A couple of weeks ago, I heard about the tacos and tortillas at El Tesoro and planned on making a trip. Today, with a journey to Monroe in mind, we stopped by for breakfast. Located on Arkwright Place, just parallel to Memorial Drive and just east of Moreland, we arrived toward the end of breakfast service.
In the middle of a neighborhood, they’ve been open for just a few months. In talking with the owner, he’s trying to get the neighborhood to realize that in addition to being a taqueria, they are also a coffee shop. The decor is very bright, with a few tables inside and picnic tables and umbrellas on the patio.
We both chose breakfast burros. My beloved chose the Frijolero – made with refried black beans, scrambled egg, queso cotija and pico de gallo, then garnished with a bit of cilantro and a radish slice.
I chose the chorizo con papas – chorizo, seared sweet & white potatoes, onion, egg and queso cotija. We’ve become huge fans, in our casa, of queso cotija in the last six months – it ends up on everything. You can see the cross-section of my burro, below. This was one of the freshest breakfast sandwiches I’ve had in years, regardless of where it came from. A beautiful mix of flavors in a fresh, soft tortilla.
The decision was made. We finished shopping and headed back down town, arriving shortly before they closed for lunch. As we were working our way through the line to order, the young lady behind the counter said, “Weren’t you here earlier? Today?” Busted. We went with a full table of food (I used the restaurant’s descriptions to help explain the dishes below –
a mulita: two corn tortillas griddled with filling between, rajas and cheese inside and outside and all over the place.
one of the daily specials, esquites: grilled Mexican sweet corn with a creamy, cheesy lime and chili sauce.
a carne asada burro made with my choice of flour tortillas (white or wheat) and beans (refried black or ranchero), rice, queso chihuahua, and cilantro. That is then stuffed, rolled and griddled.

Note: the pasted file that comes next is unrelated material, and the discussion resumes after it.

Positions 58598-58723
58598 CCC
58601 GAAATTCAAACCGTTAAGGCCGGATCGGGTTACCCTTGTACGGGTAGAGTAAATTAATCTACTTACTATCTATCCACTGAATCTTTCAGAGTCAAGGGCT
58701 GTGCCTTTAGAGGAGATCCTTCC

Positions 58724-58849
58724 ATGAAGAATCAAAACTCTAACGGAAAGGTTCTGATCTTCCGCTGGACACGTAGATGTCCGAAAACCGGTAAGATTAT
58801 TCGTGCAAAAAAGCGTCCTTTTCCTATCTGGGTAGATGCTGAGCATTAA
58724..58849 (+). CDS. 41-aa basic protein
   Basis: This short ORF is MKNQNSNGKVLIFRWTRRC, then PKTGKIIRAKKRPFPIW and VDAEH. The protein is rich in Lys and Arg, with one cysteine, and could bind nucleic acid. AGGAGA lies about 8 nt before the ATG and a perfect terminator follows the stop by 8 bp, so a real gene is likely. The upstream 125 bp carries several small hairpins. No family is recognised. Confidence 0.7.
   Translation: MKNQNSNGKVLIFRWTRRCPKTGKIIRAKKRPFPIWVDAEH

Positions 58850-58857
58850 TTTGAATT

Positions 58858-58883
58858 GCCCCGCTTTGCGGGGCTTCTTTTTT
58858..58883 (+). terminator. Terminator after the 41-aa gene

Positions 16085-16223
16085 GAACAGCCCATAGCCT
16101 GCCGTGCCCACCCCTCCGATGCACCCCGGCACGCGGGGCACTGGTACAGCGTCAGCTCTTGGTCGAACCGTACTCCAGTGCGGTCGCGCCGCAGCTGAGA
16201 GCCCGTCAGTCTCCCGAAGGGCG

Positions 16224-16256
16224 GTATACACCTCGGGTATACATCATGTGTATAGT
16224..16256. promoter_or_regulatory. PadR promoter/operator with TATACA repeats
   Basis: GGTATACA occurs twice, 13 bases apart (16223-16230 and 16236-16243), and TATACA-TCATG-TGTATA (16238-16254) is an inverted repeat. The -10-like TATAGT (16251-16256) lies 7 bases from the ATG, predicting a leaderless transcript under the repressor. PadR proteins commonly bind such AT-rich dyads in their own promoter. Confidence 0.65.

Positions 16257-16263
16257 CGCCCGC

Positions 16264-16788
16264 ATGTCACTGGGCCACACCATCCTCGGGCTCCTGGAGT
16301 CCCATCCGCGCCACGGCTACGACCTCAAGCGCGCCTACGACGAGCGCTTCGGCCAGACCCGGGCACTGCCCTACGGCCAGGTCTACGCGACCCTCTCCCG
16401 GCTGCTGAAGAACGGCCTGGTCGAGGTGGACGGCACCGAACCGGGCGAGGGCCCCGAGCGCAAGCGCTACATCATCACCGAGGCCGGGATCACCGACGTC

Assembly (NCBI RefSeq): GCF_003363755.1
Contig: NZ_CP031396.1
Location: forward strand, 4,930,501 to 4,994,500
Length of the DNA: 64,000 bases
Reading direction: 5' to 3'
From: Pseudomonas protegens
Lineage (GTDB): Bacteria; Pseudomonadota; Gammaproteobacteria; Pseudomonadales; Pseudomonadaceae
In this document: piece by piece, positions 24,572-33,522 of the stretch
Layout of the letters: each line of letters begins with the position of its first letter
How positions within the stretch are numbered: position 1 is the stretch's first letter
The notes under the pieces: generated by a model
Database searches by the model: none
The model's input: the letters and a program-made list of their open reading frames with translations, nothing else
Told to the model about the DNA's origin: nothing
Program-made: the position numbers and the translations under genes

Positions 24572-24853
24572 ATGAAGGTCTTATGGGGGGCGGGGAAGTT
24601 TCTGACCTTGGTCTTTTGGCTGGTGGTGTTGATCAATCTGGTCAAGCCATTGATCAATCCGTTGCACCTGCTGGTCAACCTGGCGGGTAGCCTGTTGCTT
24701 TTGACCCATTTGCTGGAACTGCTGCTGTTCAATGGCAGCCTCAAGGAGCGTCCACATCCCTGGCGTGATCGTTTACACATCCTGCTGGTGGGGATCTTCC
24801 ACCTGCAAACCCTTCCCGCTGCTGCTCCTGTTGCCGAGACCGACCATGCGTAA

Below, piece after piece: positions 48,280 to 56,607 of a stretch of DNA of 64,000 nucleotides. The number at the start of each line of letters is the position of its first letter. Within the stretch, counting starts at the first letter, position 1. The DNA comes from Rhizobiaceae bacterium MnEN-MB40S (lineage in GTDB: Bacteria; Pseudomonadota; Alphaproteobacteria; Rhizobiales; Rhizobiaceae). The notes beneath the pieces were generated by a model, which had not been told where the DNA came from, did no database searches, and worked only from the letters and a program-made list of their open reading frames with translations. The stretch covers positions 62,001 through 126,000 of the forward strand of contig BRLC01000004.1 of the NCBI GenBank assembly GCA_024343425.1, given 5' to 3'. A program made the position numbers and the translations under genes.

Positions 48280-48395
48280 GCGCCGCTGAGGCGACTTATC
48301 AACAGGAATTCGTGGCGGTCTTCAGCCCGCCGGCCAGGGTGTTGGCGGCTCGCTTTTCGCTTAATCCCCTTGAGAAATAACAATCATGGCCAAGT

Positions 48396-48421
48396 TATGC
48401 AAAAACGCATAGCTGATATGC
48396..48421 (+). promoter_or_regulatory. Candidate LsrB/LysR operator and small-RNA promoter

fresh tostones: mashed, fried plantains, served with fresh guacamole,
and some frijoles: refried black beans, and arroz Mexicano: rice prepared in their house adobo (a stock composed of paprika, oregano, salt, garlic, and vinegar).
Needless to say, this was a table full of food. I was actually afraid that it wouldn’t fit on the table.
From an enjoyment standpoint, the mulita was at the top. Think of it as an inside-out quesadilla, with refried beans spread on top (like Nutella spread on crepes). The burrito was very good, but I think I enjoyed the breakfast version better. And the esquites was excellent – fresh, sweet and spicy.
While we were eating, we struck up a conversation with the two ladies next to us. They were in town for the Shaky Knees Festival. One was a culture writer for Country Living. The other was the Bitter Southerner (this is a great blog and newsletter (and store and more..) about the changing South). Check it out, if you haven’t. As a Southern man I appreciate it, immensely. While I don’t agree with everything they publish, I do love the writing, agree with the viewpoint more often than I don’t and it always makes me think. We talked about food, of course. But we focused on those mulitas.